Friday, January 14, 2022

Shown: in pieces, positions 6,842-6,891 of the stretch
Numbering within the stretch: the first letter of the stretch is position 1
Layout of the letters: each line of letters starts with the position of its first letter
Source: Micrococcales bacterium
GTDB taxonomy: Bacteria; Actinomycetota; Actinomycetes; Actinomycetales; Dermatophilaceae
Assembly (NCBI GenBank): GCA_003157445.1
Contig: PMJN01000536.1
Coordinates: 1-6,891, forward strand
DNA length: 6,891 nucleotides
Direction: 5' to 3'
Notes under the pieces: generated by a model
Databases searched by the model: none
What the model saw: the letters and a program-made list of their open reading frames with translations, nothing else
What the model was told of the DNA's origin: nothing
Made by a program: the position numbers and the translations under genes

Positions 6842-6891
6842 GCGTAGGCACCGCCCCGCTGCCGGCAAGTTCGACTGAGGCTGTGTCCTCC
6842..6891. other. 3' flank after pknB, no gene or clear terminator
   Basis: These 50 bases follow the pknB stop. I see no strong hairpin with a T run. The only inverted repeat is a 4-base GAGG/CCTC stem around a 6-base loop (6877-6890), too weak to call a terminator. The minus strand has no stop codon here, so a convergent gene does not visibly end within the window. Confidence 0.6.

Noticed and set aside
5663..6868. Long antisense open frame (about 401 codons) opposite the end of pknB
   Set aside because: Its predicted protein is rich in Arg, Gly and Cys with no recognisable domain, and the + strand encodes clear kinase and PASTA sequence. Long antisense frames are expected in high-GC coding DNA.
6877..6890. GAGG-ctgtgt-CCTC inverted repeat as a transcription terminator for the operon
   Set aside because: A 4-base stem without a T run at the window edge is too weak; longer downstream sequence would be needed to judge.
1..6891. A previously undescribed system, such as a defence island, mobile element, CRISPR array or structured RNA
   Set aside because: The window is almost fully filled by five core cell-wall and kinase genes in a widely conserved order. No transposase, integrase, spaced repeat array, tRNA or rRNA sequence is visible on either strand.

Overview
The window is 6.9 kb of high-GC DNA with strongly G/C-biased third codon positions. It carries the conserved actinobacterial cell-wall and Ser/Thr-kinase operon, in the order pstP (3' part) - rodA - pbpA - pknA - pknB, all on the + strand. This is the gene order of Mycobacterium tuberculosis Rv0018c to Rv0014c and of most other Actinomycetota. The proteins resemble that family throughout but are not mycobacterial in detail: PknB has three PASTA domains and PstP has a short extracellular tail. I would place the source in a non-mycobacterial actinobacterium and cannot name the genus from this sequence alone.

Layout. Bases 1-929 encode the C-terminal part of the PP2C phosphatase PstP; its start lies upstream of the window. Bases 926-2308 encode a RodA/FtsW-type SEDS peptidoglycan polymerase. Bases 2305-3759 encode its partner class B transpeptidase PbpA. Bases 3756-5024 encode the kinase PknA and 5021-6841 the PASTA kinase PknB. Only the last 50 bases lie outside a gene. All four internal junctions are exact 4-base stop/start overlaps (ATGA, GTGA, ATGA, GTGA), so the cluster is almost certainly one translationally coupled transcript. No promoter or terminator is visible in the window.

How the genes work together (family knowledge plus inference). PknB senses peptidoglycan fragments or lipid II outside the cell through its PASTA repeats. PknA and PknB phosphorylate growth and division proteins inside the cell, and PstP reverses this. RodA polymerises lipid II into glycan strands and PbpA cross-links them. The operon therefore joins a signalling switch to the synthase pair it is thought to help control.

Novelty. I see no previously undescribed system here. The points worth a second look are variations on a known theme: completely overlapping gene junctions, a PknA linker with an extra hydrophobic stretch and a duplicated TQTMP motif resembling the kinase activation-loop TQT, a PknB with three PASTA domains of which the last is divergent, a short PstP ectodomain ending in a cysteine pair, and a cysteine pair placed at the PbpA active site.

In the Old Town section of Stockholm, the person everyone calls the Count is a cheerful older man whose sole support is as a newspaper delivery man. Business is good lately because of the headline-making actions of a daring diamond thief. The Count and his buddy Gurken (named for the pickle) mostly saunter about town trying to get a few drinks, which is difficult to do as the country has begun rationing alcohol to cut down on alcoholism. We meet other denizens of the Old Town including the chief policeman, Goransson, who is generally disliked and referred to as "the Lord," a blind man named Karlsson who helps a widow write a personals ad for the "joint happiness' section of the paper, and Berglund, a slick suitor to the widow. When a stranger named Ake arrives in town and takes a room at the local hotel, some suspect he may be the thief, especially when he seems anxious to avoid the police. But the Count comes to like him because he lets the Count use his liquor ration card. The hotel keeper's wholesome young maid Elsa has a meet-cute moment with Ake and they begin a flirtation. Still, we wonder what he’s up to with his comings and goings. And why does the blind man leave a light on in his apartment at night? This cute character-driven comedy occasionally spins its wheels a bit but is overall a pleasant viewing experience. The conflicts here never get too serious and the mystery of who might be the jewel thief does become fairly engrossing. This is the movie that introduced Ingrid Bergman to the silver screen, in the role of Elsa; she is fine in the role but she hasn't quite yet come into her own. One problem might be Edvin Adolphson (pictured with Bergman at left) who plays Ake in a rather gruff and uninvolving way (he also directed the film), so their chemistry never really sets off sparks. Waldemar Dalquist is fun as the Count as is Sigurd Wallen as his buddy who has a distinctive chuckle. Its Swedish title is Munkbrogreven, and it crops up sometimes as The Count of the Old Monk’s Bridge. This doesn't seem to have gotten any kind of major theatrical release in the United States in its day. [TCM]

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